Throughout the year I will be introducing you to different members of our TBS family. This month, I would like you to meet Alan White.
Alan chuckled when I called and asked if he was watching the Giants/Redskins game because I didn’t want to disturb him. “No,” he replied. “I am watching a gourmet cooking show!”
Alan is a self-taught cook and my mouth was watering as he was telling me about his hobby. He told me that his favorite show is the original Japanese version of Iron Chef. He finds the techniques fascinating to watch, as well as how seriously the chefs take themselves.
Alan’s roasted chicken, cooked in a smoker to keep in all the juices, is done with salt, pepper, onion powder, and sometimes lemon, ginger and garlic in the cavity. This is Sandra’s, Alan’s wife, favorite meal.
Is your mouth watering? If not, it will be after you hear about his gravlax! It is cured salmon with kosher salt and brown sugar. No cooking is needed, just enjoy in five days!
Alan is mostly a self-taught cook, although he learned from his father, a deli-restaurateur and caterer, how to make pickled herring from smaltz herring! After my stomach stopped asking for food, I told Alan that Sister-hood is gathering recipes for a cookbook. He has already submitted a few recipes.
Alan’s cooking touches many mouths and stomachs, just as his voice touches many ears and hearts. On the first day of Rosh Hashanah, Alan will be standing before our congregation, chanting the Haftorah.
“I am humbly honored,” said Alan, when he realized the congregation enjoys listening to him sing. Alan and Sandra have been members of Temple Beth Sholom since 1987. For the past 35 years or so, Alan spent the High Holidays in Massachusetts at his father’s Orthodox synagogue, always chanting that Haftorah. When Alan’s father passed on last December, Rabbi Scolnic asked him to be a part of our services.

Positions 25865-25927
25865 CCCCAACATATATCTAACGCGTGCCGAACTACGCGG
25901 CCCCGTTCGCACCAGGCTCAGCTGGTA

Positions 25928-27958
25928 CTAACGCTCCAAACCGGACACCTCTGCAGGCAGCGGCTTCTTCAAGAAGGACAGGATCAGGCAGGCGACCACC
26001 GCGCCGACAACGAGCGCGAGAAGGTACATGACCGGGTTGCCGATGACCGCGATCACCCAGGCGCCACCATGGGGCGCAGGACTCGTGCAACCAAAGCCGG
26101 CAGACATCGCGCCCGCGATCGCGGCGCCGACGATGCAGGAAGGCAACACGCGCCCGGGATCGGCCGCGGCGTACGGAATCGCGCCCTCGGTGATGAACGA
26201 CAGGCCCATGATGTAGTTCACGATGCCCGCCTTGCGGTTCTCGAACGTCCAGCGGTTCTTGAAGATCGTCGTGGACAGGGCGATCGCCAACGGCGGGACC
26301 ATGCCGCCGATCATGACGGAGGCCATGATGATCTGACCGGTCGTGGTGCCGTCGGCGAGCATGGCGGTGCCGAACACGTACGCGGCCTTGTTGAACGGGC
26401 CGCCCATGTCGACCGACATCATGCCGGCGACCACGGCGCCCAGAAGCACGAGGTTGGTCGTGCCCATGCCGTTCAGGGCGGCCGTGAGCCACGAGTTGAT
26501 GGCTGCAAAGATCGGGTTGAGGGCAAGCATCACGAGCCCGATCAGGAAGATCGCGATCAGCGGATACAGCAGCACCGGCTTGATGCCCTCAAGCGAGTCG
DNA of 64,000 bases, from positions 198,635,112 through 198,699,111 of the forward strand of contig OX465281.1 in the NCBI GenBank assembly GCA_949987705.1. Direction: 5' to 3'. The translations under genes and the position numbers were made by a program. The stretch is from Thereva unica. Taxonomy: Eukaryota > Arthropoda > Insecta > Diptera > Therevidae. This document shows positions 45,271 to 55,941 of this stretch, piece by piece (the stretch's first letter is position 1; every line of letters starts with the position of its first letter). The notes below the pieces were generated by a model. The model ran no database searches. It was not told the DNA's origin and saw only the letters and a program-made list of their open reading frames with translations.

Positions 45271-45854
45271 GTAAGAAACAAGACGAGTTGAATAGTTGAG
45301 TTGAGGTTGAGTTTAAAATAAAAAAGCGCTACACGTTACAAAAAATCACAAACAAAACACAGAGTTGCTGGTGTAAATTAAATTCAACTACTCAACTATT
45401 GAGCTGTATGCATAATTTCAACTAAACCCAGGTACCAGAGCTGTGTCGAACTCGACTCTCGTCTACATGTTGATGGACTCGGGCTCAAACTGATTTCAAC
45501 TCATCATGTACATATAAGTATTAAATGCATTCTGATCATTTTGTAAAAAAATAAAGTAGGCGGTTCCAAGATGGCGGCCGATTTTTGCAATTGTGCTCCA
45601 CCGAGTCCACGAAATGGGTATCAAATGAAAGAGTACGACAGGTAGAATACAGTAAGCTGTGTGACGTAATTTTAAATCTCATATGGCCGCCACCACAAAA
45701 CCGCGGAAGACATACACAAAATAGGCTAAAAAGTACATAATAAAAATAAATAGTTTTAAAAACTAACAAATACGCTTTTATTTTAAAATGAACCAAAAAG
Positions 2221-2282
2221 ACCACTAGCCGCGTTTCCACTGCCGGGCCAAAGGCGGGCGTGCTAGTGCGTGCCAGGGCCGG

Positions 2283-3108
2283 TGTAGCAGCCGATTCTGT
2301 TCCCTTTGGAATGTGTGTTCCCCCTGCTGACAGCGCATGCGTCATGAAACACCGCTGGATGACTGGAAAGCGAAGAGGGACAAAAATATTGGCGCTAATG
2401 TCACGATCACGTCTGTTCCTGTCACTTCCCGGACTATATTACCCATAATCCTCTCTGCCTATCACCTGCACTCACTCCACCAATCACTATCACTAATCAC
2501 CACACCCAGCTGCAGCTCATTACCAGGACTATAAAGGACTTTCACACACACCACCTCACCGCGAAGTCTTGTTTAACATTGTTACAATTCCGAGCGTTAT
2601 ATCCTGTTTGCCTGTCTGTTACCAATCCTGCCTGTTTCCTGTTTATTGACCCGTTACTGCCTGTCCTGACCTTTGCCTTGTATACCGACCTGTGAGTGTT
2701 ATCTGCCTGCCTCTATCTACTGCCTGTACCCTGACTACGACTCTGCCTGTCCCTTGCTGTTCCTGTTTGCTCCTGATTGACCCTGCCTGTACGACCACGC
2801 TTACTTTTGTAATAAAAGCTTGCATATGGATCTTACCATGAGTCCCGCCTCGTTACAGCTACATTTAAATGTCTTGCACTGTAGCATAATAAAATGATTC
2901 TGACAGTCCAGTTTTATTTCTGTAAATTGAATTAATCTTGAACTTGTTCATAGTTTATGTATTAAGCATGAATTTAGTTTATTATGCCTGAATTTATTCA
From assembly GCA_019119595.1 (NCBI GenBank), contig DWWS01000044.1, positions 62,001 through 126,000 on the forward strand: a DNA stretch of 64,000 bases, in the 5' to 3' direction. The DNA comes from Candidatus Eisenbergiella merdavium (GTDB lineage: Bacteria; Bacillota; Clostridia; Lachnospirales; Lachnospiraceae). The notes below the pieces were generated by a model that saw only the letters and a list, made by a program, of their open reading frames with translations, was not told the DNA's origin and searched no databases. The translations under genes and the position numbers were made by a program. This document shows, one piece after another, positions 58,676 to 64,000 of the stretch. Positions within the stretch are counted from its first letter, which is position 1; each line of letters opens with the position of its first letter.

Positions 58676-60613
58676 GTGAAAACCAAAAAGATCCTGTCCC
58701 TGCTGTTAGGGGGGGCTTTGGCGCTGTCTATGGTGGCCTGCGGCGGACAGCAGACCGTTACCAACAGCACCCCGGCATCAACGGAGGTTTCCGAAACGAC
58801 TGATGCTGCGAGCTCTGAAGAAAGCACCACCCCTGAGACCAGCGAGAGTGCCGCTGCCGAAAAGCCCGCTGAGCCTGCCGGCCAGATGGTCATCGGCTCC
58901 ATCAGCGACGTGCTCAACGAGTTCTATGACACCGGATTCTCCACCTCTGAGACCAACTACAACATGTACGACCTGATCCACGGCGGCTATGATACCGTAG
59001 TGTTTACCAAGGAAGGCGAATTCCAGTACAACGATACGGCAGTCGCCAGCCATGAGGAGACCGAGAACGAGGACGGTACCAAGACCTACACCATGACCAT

Being part of a service comes naturally to Alan. Alan said that years ago, when he was saying Kaddish for his mother, he began driving long-time member Irving Mannes to services. At that time, Irving led all the daily minyans. When Irving passed on, Alan volunteered to follow in Irving’s footsteps by leading Sunday morning services. He wanted to be there for those who needed to say Kaddish as they had been there for him. Alan has also led Shacharit on Yom Kippur for many years. Having taken the leadership role at our Temple, he said he had to switch from Ashkenazic pronunciation to the Sephardic pronunciation. With help from Henry Cohen’s tape of the service and studying some of Rabbi Shlomo Carlebach’s chants, he also relied on his childhood memory of the melodies. He also admits having included a few “idiosyncratic embellishments!”
“It has always been a great honor to do the morning Yom Kippur service,” said Alan. “By the time I complete the opening words, G-d is King enthroned supreme, — I am cruising at 35,000 feet spiritually. There are so many parts of the service that move me intensely.”
We have grown accustomed to hearing Alan’s beautiful uplifting melodies in synagogue and we are glad that Temple Beth Sholom is there for him and that he is part of our family.